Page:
How To Make Your Own Nut Milk


It could be that you’re lactose intolerant, or you might just be sick of dairy clogging you up and leaving you bloated. If intolerance is your problem then raw dairy is one great option and should leave your digestive system worry-free, but if – like me – you’re simply not a huge milk lover, then you might just luurve this great nut milk recipe. And why wouldn’t you make it yourself when it’s quite possibly the easiest recipe ever? Not to mention that home-made stuff always tastes better (and you can ensure its quality)!

Don’t forget that nuts are a fantastic source of protein and fat (walnuts even contain Omega 3 essential fatty acids), and can be consumed daily as part of a healthy diet. Keep in mind, however, that they are very nutrient dense, so it’s best to stick with around 60 raw nuts per day, or one glass of nut milk. You can drink nut milk straight, use it instead of milk and water in this fat-blasting smoothie recipe, or substitute it for any form of milk in your cooking and baking. You can even adapt the recipe to make your own healthy spreads.

Super-Simple Nut Milk Recipe

Soak 1 cup of raw nuts (almonds or brazil are my faves, but any nuts are fine) overnight in purified water. Soaking the nuts softens them, and also rids them of harmful phytic acid. The phytates in phytic acid bind to minerals (such as calcium, iron and zinc) in your body, and prevent them from being absorbed. Not good!

Anyway, once the nuts have been soaking for at least 8 hours all you need to do is pour off the water, add 2-4 cups of fresh water (less to make it more like a spread), and blend the nuts for about 3 minutes. You’ll want to stop every half minute or so to give your blender a break. If you’re not going the whole hog and making a smoothie, you may still like to add and blend some dates, a banana or some fresh berries, some stevia powder as a natural sweetener, or some raw cacao powder to boost your antioxidant and magnesium levels.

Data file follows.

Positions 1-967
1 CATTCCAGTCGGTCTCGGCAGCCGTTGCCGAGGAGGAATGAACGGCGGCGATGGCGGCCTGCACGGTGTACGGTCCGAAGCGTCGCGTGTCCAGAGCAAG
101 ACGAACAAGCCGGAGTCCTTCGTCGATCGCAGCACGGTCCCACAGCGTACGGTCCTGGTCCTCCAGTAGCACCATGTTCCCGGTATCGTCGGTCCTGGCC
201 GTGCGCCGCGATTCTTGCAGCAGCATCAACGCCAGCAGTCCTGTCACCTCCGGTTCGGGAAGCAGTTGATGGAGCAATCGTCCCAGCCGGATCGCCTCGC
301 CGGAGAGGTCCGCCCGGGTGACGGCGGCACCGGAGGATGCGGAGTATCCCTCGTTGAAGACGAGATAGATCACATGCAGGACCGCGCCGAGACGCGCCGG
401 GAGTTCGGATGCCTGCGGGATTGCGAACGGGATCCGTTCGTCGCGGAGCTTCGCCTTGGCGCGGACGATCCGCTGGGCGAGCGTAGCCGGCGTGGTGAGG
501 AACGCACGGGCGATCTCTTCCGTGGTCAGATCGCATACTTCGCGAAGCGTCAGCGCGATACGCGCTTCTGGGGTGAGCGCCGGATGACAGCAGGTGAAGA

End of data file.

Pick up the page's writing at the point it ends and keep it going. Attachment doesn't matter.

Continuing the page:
If the milk seems a little too grainy for your liking then strain it through a tightly woven sieve, cheesecloth, or muslin.

Drink right away, or store in the fridge to be used in cooking later the same day.


7 responses to “How To Make Your Own Nut Milk”

  1. Carla says:

    I love making almond milk! Add a little vanilla and you’re good to go.

  2. Kat (from Guam) says:

    Should you remove the skins before blending? That was what I was told… is there a big difference? Sounds good. I have no access to raw milk over here on Guam– only dead, highly processed, high heat pasteurized milk. Yuck. I’ve mostly given it up but my kids could def. benefit from the almond milk.
    I do still eat plain, whole yogurt (organic when I can find it) but I wish it was, again, raw. Maybe I should buy a goat!

  3. Kat Eden says:

    Vanilla is a great idea!

    @ Kat – as for skins, you can do it either way. I’m lazy, I just leave them on 🙂 – but you can remove the skins after the almonds have soaked overnight, they come off pretty easy. Oh – goat and sheep’s milk rocks; definitely good for variety.

  4. Fish Eyed Dave says:

    Hi Kat
    Better to keep skins on! As a rule of thumb, eating whole foods is the best way to promote optimal health.

    High levels of antioxidants found in almond skins are great for skin health, according to a study in the Journal of Nutrition.

    The flavonoids found in almond skins team up with the vitamin E found in their meat to more than double the antioxidant punch either delivers when administered separately. (Journal of Nutrition.)

    Twenty potent antioxidant flavonoids were identified in almond skins, some of which are well known as major contributors to the health benefits derived from other foods, such as the catechins found in green tea, and naringenin, which is found in grapefruit.

    “Eating almonds with their skins significantly increases both flavonoids and vitamin E in the body. This could have significant health implications, especially as people age.” said Jeffrey Blumberg, Ph.D., senior scientist and director of the Antioxidants Research Laboratory at Tufts University.

    As well as providing an array of powerful flavonoids, almonds are also a rich source of vitamin E.

  5. Kat says:

    Excellent comment Dave! Thanks for that 🙂